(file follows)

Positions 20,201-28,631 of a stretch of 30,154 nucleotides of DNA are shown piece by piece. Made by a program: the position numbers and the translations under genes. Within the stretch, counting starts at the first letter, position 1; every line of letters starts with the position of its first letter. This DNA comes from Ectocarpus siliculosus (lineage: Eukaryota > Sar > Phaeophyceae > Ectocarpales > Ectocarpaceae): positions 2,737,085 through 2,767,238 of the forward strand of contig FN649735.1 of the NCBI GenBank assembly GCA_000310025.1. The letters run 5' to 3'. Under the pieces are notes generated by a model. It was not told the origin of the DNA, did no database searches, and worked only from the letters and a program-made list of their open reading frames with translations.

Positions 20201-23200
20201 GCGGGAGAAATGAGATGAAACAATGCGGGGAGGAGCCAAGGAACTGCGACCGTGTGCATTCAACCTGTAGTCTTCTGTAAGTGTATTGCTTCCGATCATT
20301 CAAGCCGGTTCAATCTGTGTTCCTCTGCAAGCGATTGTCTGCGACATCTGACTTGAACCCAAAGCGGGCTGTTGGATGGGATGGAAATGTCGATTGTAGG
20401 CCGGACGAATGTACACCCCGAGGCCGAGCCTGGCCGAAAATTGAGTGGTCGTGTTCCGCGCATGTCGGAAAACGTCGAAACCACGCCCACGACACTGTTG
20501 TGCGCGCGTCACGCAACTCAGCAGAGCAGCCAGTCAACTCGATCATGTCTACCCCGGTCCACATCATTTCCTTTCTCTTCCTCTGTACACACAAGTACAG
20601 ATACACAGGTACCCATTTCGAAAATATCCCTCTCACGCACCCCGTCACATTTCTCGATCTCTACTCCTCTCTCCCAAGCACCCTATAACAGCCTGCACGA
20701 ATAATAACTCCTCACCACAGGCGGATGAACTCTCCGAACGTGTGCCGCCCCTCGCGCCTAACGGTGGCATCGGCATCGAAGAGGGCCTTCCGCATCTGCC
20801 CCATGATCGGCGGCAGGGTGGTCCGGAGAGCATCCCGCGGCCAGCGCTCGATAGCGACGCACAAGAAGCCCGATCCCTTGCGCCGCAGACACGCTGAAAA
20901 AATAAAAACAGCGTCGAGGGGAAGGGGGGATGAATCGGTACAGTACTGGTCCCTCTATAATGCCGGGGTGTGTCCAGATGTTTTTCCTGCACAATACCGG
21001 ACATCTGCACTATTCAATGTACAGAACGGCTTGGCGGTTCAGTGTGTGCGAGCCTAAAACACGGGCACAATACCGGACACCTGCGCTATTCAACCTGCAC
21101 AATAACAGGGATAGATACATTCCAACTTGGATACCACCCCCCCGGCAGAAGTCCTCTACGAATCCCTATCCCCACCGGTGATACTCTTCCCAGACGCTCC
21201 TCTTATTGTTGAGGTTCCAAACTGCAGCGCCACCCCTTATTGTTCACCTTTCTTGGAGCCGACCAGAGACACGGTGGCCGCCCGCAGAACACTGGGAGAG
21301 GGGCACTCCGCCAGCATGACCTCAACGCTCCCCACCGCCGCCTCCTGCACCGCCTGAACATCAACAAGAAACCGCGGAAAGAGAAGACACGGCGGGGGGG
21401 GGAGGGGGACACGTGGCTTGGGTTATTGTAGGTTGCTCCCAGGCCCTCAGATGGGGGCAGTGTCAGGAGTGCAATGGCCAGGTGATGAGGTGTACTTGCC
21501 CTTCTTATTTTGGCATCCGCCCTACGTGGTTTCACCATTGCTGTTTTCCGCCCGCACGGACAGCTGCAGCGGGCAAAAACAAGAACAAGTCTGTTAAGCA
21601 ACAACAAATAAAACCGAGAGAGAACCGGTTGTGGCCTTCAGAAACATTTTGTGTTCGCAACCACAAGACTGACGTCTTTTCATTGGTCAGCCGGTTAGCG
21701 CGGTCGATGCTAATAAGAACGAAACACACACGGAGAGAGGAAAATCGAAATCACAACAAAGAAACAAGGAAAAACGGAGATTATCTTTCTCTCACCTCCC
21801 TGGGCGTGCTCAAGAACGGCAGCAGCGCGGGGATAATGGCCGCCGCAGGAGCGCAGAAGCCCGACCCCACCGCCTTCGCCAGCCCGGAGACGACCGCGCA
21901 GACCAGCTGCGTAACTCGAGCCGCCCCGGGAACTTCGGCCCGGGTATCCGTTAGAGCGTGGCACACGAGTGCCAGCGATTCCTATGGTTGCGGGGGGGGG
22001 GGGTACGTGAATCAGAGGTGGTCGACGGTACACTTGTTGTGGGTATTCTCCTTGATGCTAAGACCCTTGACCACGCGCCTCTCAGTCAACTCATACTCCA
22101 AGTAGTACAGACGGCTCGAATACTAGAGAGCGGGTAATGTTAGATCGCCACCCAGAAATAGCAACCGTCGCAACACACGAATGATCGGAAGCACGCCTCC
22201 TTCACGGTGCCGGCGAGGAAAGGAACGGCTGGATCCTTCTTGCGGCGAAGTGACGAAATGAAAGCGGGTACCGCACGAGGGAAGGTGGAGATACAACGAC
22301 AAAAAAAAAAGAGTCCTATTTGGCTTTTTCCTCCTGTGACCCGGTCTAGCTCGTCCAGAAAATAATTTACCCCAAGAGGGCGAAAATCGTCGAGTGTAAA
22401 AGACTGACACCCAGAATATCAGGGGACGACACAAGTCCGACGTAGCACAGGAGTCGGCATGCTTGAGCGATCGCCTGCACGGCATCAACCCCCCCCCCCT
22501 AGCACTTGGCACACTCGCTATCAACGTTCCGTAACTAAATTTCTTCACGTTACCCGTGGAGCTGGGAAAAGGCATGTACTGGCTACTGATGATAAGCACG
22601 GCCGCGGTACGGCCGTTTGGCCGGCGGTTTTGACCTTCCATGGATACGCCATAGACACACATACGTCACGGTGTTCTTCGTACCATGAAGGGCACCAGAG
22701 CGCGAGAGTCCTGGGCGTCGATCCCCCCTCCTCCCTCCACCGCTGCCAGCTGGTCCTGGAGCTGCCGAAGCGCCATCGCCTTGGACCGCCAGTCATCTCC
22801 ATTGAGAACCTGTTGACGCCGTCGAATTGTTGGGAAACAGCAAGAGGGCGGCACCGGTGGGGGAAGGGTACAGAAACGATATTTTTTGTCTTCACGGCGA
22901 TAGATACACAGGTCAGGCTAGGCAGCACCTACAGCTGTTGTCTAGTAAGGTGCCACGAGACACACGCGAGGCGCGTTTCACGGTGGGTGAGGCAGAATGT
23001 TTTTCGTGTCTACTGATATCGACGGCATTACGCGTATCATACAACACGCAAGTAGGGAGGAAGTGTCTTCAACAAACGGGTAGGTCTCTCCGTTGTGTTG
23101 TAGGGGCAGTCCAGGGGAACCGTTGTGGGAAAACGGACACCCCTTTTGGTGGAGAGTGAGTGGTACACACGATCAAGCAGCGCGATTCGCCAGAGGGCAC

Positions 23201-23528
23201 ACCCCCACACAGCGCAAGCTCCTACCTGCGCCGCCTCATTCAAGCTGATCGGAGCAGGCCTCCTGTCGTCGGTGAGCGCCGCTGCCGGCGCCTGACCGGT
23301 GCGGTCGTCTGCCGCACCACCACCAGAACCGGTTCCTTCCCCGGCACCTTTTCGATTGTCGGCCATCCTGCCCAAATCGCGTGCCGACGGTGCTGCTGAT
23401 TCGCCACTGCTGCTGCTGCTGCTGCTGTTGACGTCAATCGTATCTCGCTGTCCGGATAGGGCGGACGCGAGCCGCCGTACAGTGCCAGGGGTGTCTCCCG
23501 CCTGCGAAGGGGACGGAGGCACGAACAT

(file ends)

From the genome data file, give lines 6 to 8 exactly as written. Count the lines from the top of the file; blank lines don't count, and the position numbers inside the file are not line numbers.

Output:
20501 TGCGCGCGTCACGCAACTCAGCAGAGCAGCCAGTCAACTCGATCATGTCTACCCCGGTCCACATCATTTCCTTTCTCTTCCTCTGTACACACAAGTACAG
20601 ATACACAGGTACCCATTTCGAAAATATCCCTCTCACGCACCCCGTCACATTTCTCGATCTCTACTCCTCTCTCCCAAGCACCCTATAACAGCCTGCACGA
20701 ATAATAACTCCTCACCACAGGCGGATGAACTCTCCGAACGTGTGCCGCCCCTCGCGCCTAACGGTGGCATCGGCATCGAAGAGGGCCTTCCGCATCTGCC